Human T-Cell Retrovirus and Adult T-Cell Lymphoma and Leukemia: Possible Factors on Viral Incidence
We have recently described the isolation of several related or identical retroviruses (called HTLV) from cultured human neoplastic T-lymphocytes. HTLV has so far been detected only in patients with adult T-cell leukemia-lymphoma. The presence of virus seems to be specific for subsets of T-cells in these patients, and those T-cells are relatively mature (e. g., terminal transferase-negative). Cultured T-cells from two of the more carefully studied patients express abundant intracellular viral components but produce relatively low levels of virions, suggesting that these cells are restricting the virus life cycle at some stage later than synthesis of viral proteins and RNA. We have attempted to transmit HTLV to heterologous cells. So far, transmission of the virus (as judged by prolonged expression by the exposed target cells but not the unexposed cells of viral protein and RNA) has been successful only with T-lymphocytes from blood relatives of patients with T-cell disease for whom there was evidence for the presence of HTLV. These data suggest a genetic basis for T-cell susceptibility to HTLV infection. We have tested numerous sera for the presence of antibodies to HTLV. Among those positive for antibodies to p24 and pl9 were almost all serum samples from Japanese patients with adult T-cell leukemia. This disease is endemic to a restricted area in southern Japan, suggesting that geographical factors may also play a role in the incidence of HTLV.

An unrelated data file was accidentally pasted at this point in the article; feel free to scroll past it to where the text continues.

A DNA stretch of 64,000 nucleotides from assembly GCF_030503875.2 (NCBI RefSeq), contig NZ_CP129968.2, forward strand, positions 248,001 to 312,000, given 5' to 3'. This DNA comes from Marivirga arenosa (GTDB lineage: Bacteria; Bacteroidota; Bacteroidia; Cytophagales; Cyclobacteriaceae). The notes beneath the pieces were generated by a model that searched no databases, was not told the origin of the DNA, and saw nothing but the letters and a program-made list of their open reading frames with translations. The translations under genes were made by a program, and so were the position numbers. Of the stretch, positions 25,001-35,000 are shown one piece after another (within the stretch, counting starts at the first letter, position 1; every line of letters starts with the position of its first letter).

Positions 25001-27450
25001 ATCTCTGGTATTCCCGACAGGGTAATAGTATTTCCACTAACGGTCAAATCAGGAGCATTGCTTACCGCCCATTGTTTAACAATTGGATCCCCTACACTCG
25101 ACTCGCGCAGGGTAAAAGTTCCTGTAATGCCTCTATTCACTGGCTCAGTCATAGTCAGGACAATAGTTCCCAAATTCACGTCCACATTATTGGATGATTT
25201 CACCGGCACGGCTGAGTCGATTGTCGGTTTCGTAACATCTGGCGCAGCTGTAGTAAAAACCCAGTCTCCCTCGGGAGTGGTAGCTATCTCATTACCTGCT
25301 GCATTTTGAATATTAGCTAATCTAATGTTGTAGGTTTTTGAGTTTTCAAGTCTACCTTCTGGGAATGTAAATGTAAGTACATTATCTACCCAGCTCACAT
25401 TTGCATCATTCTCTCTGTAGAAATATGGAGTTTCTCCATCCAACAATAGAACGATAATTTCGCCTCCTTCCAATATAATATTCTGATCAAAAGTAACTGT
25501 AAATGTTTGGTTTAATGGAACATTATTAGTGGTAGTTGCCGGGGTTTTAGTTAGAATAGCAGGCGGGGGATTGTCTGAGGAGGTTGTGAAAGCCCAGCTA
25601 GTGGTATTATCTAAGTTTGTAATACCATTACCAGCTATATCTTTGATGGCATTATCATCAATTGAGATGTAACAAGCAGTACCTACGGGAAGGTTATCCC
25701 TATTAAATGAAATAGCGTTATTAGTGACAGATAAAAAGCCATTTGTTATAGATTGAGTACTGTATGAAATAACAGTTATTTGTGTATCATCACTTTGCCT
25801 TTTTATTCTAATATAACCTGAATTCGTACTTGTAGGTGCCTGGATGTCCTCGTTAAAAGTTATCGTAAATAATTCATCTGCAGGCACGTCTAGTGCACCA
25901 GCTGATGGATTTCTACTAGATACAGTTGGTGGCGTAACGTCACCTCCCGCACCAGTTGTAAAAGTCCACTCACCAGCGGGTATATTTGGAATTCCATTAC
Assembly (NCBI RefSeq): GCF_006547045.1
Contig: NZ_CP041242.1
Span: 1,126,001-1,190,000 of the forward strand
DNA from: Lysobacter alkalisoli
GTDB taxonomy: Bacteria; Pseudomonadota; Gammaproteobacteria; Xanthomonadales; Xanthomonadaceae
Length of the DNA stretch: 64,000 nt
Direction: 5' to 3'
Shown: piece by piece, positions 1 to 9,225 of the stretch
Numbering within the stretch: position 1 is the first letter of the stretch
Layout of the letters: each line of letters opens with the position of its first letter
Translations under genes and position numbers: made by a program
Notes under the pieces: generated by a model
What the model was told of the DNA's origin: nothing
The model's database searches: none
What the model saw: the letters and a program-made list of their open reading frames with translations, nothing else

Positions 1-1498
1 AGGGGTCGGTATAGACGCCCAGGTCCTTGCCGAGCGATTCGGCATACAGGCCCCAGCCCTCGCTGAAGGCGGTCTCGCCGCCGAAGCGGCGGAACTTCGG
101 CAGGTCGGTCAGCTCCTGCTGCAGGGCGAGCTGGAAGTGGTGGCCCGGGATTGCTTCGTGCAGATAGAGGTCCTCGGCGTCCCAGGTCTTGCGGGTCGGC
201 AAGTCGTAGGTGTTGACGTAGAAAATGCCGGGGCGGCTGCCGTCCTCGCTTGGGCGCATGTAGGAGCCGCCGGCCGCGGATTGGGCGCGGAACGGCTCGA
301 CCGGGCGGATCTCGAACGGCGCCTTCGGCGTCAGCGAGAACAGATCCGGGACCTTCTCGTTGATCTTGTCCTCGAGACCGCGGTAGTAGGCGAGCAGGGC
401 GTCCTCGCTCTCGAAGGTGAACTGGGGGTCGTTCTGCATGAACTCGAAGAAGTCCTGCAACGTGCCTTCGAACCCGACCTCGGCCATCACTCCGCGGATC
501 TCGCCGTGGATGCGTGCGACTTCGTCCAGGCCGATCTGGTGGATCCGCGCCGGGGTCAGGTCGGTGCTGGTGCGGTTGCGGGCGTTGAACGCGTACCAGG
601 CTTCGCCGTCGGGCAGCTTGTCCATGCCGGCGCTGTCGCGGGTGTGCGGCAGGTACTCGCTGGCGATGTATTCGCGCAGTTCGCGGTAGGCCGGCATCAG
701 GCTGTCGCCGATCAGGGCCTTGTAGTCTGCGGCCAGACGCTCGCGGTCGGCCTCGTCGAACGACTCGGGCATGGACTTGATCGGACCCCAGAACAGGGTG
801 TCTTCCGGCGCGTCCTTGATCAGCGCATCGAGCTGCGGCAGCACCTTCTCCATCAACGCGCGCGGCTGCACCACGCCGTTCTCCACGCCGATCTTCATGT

KeywordsBovine Leukemia Virus Mycosis Fungoides Hairy Cell Leukemia Congenital Heart Disease Patient HTLV Infection
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